City officials say they will hold off on a decision regarding red-light cameras, despite the Missouri Supreme Court’s recent denial to hear three cases.

The high court rejected transfer requests on Tuesday from Creve Coeur, Kansas City and Florissant, Mo. No reason was given for the denial.

Decisions have not been made, however, about more recent cases out of Ellisville and Arnold, Mo. The former city’s ruling is what prompted St. Joseph to suspend its cameras last November.

In all five cases, the city’s systems were found to violate state law because drivers were not issued a moving violation, which should result in points assessed against the violator’s license.

City officials say they still will hold off on any decision about St. Joseph’s system until the Supreme Court makes a decision on the final two cases.

“We still remain very interested in what the Missouri Supreme Court says about all the issues,” said Bruce Woody, city manager. “We certainly feel more comfortable making recommendations to the City Council after all cases have been adjudicated.”

Chris Connally, chief of the St. Joseph Police Department, said city leaders also want to wait until the end of the current legislative session in Jefferson City, where lawmakers have proposed a number of bills that would further regulate — or even terminate — red-light cameras.

“We’ll continue to follow the courts and monitor legislation in Jefferson City,” he said.

Those who advocate for the cameras say the systems reduce crashes at those intersections, as well as free up resources for police. Those against the systems maintain they’re simply a ploy to generate revenue.

A spokesperson for American Traffic Solutions, the company that operates the cameras here and statewide, said in a statement he’s hopeful the Supreme Court will take up one of the remaining cases.

“We firmly believe Missouri cities should have the right to pass and enforce public safety ordinances that save lives and free up law enforcement to fight crime in other areas,” said Charles Territo.

Red-light cameras were approved by the City Council in 2011 and were installed in February 2013. Although they’re still at their designated posts, the cameras have been turned off since mid-January.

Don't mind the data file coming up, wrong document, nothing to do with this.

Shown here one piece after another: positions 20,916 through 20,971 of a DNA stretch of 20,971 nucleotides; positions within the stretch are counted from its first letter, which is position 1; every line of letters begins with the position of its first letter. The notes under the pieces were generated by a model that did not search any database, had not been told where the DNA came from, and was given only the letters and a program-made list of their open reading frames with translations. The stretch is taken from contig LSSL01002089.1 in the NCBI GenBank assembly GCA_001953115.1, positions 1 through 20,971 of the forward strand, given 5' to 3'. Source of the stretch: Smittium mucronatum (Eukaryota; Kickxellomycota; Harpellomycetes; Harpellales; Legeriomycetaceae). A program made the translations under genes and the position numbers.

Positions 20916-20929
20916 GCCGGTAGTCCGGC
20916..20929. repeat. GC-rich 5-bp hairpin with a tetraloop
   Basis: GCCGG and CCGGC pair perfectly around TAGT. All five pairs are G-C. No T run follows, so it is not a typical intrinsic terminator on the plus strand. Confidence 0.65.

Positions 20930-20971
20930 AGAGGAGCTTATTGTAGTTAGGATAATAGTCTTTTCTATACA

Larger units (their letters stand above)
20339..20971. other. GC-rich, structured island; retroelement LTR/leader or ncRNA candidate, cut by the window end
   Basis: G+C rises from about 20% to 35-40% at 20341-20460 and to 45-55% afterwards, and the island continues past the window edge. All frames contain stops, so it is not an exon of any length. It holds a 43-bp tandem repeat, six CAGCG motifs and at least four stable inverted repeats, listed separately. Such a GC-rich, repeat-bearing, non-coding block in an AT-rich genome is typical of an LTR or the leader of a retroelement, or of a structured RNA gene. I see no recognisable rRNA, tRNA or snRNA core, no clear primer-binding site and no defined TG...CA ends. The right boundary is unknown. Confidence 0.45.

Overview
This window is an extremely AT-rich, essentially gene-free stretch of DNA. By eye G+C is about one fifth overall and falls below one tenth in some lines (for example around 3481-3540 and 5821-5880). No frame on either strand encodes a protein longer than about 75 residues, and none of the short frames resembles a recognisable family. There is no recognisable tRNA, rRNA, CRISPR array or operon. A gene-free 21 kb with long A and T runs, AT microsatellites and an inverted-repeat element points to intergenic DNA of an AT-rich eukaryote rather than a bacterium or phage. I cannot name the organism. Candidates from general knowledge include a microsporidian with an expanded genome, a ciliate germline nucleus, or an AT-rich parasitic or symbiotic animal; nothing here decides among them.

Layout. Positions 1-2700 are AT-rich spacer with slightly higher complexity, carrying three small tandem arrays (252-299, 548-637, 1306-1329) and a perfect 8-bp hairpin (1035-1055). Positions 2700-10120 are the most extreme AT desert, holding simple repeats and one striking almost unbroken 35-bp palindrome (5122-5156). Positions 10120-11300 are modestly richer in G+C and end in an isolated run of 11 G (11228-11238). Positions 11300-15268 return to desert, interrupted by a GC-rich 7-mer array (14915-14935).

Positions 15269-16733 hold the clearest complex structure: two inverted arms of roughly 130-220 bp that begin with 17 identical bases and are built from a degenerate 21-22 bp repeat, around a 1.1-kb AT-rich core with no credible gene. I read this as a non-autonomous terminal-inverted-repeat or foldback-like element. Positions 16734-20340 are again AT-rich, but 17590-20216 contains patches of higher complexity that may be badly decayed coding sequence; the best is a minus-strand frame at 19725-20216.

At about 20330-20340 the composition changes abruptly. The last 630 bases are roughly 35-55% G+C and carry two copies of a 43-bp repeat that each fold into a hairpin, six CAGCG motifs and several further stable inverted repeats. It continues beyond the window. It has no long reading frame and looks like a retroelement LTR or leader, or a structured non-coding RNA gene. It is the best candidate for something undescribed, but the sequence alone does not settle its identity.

Since the cameras went live, drivers have been issued 3,137 citations and the city has netted approximately $97,260.

Kim Norvell can be reached

at Follow her on Twitter: @SJNPNorvell. The Associated Press contributed to this report.

(6) comments


Stjoemessage - an official is correct in they do not control the lights, the state is in charge. However they can request the setting to be changed.
As for the cameras, they started taking photos after anyone passed the line after the light turned yellow. The city might of only gave tickets to those cars that followed the people turning on yellow but then turned red on them. But if you were at the enter section you could see when the cameras went off, especially at night. Can I say blinding!!


I asked an official if the length in seconds of when the light switches from yellow to red we decreased when the camera's were installed. The answer was no that the city doesn't have any control of the lights on the belt. Going from memory but it seems like prior to camera's there was about 8-10 seconds. After installation if you leave the intersection stop line you cant make a complete left turn without the yellow going red. Which was about 3 seconds. So then I was told the camera's only take a photo if your car leaves the stopping line when the stop light has already turned red. I am for ticketing red light abusers. Hopefully crossing the stopping line when the light is already red is the arrangement if the camera's are reactivated. The other concern is there has been a lot of press regarding the inaccuracy of the system.


@StJoeMessage...Get your video camera out and park near the intersection and time it, see what you get


So which is it .... In the January 31 article you said the cameras were still on and now you say they have been off since mid January. I'm confused.

I would also like to thank whoever changed the timing on the lights, since the last article. They are back to giving more notice of when the light will turn yellow.


Its hard to give up easy money.


Could probably make MORE money off those cameras, if they were installed AT SCHOOL CROSSINGS.... I have personally seen a great many drivers blow right through school crossings, even when the light is red, and crossing guards are already stepping into the street to allow children to cross.

Welcome to the discussion.

Keep it Clean. Please avoid obscene, vulgar, lewd, racist or sexually-oriented language.
Don't Threaten. Threats of harming another person will not be tolerated.
Be Truthful. Don't knowingly lie about anyone or anything.
Be Nice. No racism, sexism or any sort of -ism that is degrading to another person.
Be Proactive. Use the 'Report' link on each comment to let us know of abusive posts.
Share with Us. We'd love to hear eyewitness accounts, the history behind an article.